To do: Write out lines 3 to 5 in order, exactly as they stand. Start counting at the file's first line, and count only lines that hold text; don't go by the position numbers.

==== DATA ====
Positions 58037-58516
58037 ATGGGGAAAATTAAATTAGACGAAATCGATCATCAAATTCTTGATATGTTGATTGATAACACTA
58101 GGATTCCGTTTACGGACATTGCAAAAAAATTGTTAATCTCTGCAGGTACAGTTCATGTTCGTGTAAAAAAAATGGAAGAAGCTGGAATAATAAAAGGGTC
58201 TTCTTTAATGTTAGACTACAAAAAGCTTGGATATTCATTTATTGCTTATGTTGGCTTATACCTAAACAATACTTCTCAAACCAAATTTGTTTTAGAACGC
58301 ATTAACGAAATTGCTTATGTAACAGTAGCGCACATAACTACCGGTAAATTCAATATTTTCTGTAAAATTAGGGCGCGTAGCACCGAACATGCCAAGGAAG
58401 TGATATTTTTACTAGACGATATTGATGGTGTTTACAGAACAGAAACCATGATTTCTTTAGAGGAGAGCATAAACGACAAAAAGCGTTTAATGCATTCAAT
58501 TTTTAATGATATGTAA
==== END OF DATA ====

58101 GGATTCCGTTTACGGACATTGCAAAAAAATTGTTAATCTCTGCAGGTACAGTTCATGTTCGTGTAAAAAAAATGGAAGAAGCTGGAATAATAAAAGGGTC
58201 TTCTTTAATGTTAGACTACAAAAAGCTTGGATATTCATTTATTGCTTATGTTGGCTTATACCTAAACAATACTTCTCAAACCAAATTTGTTTTAGAACGC
58301 ATTAACGAAATTGCTTATGTAACAGTAGCGCACATAACTACCGGTAAATTCAATATTTTCTGTAAAATTAGGGCGCGTAGCACCGAACATGCCAAGGAAG